By Philip Rosenstein
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Law360 (July 14, 2020, 10:30 PM EDT) —
A 29-year-old Texas man has been arrested on charges he fraudulently obtained $1.1 million through the Paycheck Protection Program and used the funds to bankroll a cryptocurrency account, the U.S. Attorney’s Office for the Southern District of Texas announced Tuesday.
Houston resident Joshua Thomas Argires was charged with wire fraud, bank fraud, making false statements and unlawful money transactions after he received over $1.1 million in PPP funds that he then spent funding a cryptocurrency wallet and through ATM withdrawals, according to the announcement. The congressionally authorized PPP initiative is meant to provide relief to small businesses impacted by the economic fallout from the coronavirus.
Argires applied for the PPP loans for a landscaping business and a barbecue restaurant called Texas Barbecue, for which he claimed hundreds of thousands of dollars in payroll costs, but neither were legitimate recipients of that amount of federal money, the U.S. attorney’s office alleges.
“On both applications, Argires claimed that the business entities seeking the loans had numerous employees and significant payroll expenses,” the complaint said. “However, neither entity had any employees, and neither paid any wages. Because of these misrepresentations, Argires was able to obtain over $1.1 million in PPP loan funds that he would not have been provided had he been truthful.”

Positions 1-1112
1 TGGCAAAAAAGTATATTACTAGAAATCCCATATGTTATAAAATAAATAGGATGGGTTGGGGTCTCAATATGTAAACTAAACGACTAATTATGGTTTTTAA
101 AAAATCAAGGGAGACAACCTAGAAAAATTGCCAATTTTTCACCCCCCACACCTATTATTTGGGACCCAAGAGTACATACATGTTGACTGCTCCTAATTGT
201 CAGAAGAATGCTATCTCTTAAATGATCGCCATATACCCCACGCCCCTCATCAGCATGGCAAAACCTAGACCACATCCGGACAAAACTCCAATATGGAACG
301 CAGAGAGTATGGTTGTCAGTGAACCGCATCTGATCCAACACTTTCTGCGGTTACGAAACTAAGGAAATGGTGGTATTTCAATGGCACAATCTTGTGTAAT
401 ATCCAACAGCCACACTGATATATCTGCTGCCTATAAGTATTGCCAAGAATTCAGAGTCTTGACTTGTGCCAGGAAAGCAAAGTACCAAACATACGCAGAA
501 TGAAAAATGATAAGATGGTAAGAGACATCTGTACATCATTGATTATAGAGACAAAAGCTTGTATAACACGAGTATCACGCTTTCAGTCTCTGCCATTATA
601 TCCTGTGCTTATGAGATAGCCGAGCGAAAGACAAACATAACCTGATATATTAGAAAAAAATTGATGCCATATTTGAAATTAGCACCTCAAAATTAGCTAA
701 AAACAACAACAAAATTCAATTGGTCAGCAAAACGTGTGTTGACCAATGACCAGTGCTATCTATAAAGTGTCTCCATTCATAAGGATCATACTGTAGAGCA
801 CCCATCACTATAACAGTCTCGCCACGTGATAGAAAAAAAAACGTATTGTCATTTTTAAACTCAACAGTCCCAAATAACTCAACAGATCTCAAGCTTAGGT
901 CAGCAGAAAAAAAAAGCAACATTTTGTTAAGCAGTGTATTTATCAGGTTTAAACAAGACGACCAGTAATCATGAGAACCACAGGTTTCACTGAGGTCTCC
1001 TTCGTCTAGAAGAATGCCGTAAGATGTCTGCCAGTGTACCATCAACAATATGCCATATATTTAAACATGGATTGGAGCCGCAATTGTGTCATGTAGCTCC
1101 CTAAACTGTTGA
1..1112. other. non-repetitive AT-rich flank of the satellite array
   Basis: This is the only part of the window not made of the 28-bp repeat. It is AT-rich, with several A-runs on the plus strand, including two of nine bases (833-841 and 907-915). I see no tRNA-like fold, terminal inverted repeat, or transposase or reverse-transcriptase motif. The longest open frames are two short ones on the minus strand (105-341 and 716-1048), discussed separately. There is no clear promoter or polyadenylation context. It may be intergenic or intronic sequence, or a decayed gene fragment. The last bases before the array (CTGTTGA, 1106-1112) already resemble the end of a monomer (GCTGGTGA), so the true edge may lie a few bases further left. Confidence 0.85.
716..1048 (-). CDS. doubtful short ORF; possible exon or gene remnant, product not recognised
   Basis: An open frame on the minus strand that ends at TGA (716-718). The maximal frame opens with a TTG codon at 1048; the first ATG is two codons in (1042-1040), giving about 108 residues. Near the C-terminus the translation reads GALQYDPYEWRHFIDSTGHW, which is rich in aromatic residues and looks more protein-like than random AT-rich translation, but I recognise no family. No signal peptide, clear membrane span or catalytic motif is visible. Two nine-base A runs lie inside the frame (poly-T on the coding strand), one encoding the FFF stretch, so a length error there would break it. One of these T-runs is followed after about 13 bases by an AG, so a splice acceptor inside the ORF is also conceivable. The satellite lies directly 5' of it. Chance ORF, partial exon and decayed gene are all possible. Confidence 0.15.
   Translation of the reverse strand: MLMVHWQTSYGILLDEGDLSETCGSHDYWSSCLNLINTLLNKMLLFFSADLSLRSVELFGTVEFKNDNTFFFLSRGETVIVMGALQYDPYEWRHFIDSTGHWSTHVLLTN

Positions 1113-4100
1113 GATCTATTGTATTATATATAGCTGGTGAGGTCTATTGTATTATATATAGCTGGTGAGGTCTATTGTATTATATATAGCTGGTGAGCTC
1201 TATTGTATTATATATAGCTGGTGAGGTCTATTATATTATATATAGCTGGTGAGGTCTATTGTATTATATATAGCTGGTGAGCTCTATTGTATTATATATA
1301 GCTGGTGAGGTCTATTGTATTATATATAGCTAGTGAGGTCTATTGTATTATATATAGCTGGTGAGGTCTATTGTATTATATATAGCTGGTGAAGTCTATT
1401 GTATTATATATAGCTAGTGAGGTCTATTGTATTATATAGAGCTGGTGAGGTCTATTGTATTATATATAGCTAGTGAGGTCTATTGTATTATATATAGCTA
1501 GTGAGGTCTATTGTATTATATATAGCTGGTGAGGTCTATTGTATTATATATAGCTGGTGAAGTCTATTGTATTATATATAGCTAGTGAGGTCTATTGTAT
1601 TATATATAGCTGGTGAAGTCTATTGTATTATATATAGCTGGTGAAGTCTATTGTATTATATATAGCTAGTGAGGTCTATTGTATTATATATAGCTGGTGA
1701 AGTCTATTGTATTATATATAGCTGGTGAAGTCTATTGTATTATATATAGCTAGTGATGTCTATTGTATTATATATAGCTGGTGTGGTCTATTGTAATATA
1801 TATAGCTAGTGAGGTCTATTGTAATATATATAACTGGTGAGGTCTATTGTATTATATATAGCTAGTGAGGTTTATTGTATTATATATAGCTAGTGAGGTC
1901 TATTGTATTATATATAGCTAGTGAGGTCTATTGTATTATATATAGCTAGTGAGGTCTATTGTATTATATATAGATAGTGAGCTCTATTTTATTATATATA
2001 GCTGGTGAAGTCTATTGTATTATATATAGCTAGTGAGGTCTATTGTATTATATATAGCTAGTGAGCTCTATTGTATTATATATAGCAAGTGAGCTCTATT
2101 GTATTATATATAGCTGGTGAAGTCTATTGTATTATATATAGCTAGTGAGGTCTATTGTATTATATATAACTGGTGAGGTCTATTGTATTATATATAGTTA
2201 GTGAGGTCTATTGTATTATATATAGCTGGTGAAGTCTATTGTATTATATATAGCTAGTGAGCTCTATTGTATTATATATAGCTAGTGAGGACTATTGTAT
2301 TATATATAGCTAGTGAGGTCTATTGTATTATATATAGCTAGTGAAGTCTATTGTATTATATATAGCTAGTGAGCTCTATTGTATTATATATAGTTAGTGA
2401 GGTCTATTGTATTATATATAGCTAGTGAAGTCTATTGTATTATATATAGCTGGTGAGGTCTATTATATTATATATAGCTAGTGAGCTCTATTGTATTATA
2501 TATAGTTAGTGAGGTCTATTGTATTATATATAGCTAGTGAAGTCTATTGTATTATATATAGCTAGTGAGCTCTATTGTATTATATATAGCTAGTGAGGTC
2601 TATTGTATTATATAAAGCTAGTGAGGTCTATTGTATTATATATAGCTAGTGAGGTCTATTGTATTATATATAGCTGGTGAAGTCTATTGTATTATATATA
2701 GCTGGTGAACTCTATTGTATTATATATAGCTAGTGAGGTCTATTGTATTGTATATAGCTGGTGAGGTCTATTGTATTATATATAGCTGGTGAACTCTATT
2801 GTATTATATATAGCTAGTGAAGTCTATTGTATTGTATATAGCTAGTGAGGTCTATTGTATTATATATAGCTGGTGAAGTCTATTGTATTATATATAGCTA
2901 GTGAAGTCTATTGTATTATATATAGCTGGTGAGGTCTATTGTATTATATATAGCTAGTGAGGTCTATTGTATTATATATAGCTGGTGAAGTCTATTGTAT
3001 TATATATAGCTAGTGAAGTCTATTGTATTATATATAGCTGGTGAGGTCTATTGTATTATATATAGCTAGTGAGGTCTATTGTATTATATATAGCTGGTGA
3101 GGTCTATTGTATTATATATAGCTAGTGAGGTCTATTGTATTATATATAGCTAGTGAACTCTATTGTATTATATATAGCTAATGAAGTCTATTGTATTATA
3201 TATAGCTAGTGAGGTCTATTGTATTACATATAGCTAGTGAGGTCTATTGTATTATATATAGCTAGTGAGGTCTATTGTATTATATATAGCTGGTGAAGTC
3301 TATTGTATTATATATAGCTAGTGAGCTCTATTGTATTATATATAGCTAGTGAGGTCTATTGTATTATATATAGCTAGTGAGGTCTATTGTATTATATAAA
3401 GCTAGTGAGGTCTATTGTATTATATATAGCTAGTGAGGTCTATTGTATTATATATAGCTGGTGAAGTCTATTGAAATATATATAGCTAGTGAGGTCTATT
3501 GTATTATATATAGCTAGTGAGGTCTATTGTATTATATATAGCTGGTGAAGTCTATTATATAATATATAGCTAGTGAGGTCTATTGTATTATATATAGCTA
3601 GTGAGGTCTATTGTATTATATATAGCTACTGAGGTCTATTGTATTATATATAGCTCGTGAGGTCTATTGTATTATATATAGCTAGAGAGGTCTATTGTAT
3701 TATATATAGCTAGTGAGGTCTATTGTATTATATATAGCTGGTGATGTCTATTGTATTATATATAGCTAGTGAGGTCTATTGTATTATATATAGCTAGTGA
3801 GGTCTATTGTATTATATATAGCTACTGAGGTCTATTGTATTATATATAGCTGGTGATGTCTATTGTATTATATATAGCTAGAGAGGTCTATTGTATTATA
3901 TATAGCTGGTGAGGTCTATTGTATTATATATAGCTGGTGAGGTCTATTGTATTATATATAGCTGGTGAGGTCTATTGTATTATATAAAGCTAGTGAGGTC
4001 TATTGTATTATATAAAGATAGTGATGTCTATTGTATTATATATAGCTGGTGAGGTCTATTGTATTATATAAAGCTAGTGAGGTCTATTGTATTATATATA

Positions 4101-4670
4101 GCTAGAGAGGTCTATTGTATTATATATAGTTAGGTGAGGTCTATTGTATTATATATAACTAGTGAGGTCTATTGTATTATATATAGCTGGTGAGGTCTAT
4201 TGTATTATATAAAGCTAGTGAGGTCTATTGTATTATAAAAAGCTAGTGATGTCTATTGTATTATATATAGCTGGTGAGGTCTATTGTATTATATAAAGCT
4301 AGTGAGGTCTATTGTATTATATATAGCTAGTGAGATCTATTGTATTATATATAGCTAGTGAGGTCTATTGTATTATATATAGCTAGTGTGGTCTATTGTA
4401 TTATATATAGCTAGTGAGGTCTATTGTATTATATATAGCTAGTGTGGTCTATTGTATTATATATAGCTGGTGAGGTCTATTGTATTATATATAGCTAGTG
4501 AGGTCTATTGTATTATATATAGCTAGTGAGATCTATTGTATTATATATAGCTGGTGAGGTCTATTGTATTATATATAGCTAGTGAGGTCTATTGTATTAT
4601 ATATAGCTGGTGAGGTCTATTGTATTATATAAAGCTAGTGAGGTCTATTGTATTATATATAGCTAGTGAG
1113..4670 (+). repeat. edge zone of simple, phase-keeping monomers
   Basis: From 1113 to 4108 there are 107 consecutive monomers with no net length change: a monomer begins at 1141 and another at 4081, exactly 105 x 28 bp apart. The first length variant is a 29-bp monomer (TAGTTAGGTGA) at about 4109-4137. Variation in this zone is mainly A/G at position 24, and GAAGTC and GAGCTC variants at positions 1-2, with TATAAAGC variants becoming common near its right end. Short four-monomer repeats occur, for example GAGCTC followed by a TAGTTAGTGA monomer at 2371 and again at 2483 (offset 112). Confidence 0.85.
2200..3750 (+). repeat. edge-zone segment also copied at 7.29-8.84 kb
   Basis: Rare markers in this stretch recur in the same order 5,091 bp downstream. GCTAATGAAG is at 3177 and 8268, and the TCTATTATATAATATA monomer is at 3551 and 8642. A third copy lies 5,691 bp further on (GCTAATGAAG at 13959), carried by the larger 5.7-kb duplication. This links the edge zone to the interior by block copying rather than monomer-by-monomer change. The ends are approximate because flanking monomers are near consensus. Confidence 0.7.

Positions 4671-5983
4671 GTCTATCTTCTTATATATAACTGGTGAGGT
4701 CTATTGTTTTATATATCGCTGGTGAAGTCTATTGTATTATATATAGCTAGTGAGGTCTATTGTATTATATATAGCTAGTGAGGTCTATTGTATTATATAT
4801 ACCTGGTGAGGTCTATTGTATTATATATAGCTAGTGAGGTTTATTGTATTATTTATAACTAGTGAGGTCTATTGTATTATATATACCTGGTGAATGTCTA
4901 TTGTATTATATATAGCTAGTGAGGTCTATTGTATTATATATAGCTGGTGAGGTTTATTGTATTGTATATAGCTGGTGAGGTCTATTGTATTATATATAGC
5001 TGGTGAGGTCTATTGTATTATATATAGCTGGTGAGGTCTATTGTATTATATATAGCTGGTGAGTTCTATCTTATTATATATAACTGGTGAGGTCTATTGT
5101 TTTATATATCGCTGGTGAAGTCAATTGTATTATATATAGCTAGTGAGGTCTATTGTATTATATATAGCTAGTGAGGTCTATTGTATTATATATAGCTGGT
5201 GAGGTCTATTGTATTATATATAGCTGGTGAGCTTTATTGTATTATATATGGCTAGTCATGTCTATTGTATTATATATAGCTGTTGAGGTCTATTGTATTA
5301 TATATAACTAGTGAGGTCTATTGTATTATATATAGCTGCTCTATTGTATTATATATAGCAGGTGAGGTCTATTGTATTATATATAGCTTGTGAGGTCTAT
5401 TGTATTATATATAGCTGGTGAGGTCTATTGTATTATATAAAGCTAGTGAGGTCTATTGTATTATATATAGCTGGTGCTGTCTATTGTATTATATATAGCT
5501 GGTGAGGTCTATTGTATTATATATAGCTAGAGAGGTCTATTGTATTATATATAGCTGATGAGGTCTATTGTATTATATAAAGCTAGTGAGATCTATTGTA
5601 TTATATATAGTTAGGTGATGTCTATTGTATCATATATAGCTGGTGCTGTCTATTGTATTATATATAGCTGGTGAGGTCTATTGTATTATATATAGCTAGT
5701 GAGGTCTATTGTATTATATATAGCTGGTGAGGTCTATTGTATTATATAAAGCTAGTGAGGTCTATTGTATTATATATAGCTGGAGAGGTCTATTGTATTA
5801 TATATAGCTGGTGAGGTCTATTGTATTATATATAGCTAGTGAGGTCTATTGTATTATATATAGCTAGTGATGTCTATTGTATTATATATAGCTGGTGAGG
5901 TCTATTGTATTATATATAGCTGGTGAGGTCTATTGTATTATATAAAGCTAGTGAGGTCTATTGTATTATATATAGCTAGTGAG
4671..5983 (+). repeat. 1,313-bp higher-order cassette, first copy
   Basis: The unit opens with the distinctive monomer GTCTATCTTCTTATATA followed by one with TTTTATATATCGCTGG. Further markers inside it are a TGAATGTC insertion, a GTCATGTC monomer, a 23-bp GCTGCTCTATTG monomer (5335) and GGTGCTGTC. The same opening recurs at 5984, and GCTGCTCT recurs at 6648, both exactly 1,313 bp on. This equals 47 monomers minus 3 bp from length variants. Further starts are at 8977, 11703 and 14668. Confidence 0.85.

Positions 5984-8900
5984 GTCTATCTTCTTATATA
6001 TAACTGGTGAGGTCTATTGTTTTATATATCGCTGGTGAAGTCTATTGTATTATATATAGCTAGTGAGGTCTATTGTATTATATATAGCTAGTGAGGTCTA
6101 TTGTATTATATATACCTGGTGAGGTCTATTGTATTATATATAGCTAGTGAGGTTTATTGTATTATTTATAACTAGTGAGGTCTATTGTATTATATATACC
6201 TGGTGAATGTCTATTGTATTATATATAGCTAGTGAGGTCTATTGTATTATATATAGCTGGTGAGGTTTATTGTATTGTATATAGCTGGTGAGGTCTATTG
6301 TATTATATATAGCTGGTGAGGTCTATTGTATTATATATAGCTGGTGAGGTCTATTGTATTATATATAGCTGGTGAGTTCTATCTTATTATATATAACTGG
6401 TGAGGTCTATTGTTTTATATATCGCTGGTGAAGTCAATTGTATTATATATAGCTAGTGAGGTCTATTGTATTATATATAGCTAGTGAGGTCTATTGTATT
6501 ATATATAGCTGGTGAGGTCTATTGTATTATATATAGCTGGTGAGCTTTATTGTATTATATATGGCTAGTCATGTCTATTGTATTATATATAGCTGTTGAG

According to the complaint, none of the over $1.1 million obtained by Argires through the PPP initiative was used for any expenses allowed under the program. In mid-May, Argires opened an account with Coinbase on behalf of Texas Barbecue and funded it with a total of over $950,000 from the PPP loans, according to allegations in the complaint.
On recorded calls that Argires had with the financial institution holding the PPP funds he obtained, he said at one point that one of the transfers to the Coinbase account was “for two weeks payroll,” according to the complaint. When asked on a separate call by a representative at the financial institution about Coinbase, Argires allegedly said that he believed employees were paid through the cryptocurrency account, adding that “I don’t really manage that aspect of it.”
The complaint counters that “evidence indicates that Argires has exclusive control of the Coinbase account. Indeed, Argires is the sole user associated with the account, and there is no indication that anyone else manages this account for him.” The complaint further alleges that Argires’ investments in cryptocurrency generated a profit.
Launched at the beginning of April, the Small Business Administration-run Paycheck Protection Program offers low-interest loans of up to $10 million to cover payroll costs, rent and other overhead expenses for a set number of weeks. Those loans can then be forgiven if the businesses hold up their end of the deal by keeping employees on the payroll.
Counsel for Argires did not respond to a request for comment Tuesday.
The U.S. is represented by James Donald McAlister of the U.S. Attorney’s Office for the Southern District of Texas.
Argires is represented by public defender Aisha Japera Dennis.
The case is U.S. v. Argires, case number 4:20-mj-01211, in the U.S. District Court for the Southern District of Texas.
–Editing by Daniel King.
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